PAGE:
## no spaces allowed between comma-separated names when 
## transferring multiple objects to R
%R -i s5,s7L,s7S,s7N

Plot coverage among samples

Kinda boring in this example...

In [24]:
%%R -w 800 -h 320
## 
barplot(s7N$sample_coverage, 
        col='grey30', names=rownames(s7N),
        ylab="N loci",
        xlab="Sample")

Plot the distribution of SNPs among loci

In [14]:
%%R -w 450 -h 400
print(s7S)

barplot(s7S$var, 
        col=rgb(0,0,1,1/4), 
        names=rownames(s7S),
        ylab="N loci", ylim=c(0, 400),
        xlab="N variable sites")

barplot(s7S$pis, 
        col=rgb(1,0,0,1/4), 
        names=rownames(s7S),
        ylab="N loci", ylim=c(0, 400),
        xlab="N variable sites", 
        add=TRUE)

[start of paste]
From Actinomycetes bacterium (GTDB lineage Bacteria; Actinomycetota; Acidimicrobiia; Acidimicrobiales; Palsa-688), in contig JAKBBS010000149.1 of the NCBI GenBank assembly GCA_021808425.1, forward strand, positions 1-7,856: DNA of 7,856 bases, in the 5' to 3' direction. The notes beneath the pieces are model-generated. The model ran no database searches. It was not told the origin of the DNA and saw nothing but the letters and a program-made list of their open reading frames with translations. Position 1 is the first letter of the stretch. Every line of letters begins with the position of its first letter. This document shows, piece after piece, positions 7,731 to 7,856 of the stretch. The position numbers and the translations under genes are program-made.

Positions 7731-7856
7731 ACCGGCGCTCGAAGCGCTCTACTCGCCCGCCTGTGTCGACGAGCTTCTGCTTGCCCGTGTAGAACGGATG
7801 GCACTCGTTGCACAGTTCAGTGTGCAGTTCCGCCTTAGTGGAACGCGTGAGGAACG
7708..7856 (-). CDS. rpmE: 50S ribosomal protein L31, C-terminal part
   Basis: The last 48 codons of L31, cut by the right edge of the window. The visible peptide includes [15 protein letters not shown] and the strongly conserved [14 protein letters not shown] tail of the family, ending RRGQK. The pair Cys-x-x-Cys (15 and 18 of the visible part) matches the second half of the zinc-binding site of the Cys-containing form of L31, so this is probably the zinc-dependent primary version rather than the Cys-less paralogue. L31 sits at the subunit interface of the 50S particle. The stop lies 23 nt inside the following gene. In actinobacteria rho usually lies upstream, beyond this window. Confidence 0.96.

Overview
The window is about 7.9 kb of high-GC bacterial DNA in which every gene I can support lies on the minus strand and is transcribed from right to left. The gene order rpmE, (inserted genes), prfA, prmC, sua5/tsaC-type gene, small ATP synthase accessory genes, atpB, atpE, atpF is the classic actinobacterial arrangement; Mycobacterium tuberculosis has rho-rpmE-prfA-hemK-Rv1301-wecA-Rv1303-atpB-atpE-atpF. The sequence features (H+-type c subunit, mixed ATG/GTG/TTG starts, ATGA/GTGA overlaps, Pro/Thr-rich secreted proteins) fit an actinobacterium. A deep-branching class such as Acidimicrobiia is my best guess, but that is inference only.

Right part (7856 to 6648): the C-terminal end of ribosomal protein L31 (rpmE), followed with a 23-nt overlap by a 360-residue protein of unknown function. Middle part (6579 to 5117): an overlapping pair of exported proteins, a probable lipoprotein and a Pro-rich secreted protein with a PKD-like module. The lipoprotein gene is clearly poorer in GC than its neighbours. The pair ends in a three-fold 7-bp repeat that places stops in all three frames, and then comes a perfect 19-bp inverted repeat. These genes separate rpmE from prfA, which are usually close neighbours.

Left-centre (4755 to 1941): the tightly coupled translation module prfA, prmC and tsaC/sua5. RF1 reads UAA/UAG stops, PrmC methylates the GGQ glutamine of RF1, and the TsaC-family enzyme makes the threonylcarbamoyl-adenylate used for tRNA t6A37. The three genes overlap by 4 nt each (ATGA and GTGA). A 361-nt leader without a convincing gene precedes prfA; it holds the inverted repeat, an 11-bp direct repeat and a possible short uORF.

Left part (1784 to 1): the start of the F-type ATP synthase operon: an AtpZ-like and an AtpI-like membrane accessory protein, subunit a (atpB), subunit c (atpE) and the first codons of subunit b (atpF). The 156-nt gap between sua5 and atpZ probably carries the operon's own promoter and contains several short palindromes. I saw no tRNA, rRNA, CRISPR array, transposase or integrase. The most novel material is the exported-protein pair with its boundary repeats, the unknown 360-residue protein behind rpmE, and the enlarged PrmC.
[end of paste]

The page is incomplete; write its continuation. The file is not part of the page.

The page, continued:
var sum_var pis sum_pis
0    9       0 316       0
1   44      44 369     369
2  117     278 204     777
3  174     800  84    1029
4  182    1528  19    1105
5  165    2353   5    1130
6  143    3211   2    1142
7   76    3743   1    1149
8   45    4103   0    1149
9   25    4328   0    1149
10  14    4468   0    1149
11   5    4523   0    1149
12   0    4523   0    1149
13   1    4536   0    1149

Future

You can of course make much more complex figures with the data for your own Assembly. And you can also create figures to compare stats among multiple Assemblies. See also the R package RADami which has some functions for analysis and plotting using the .loci output file from ipyrad.

If you're an R afficionado please contribute to the ipyrad cookbooks with more advanced plots or analyses, and add your notebooks to the cookbook collection by submitting them to the ipyrad github repo.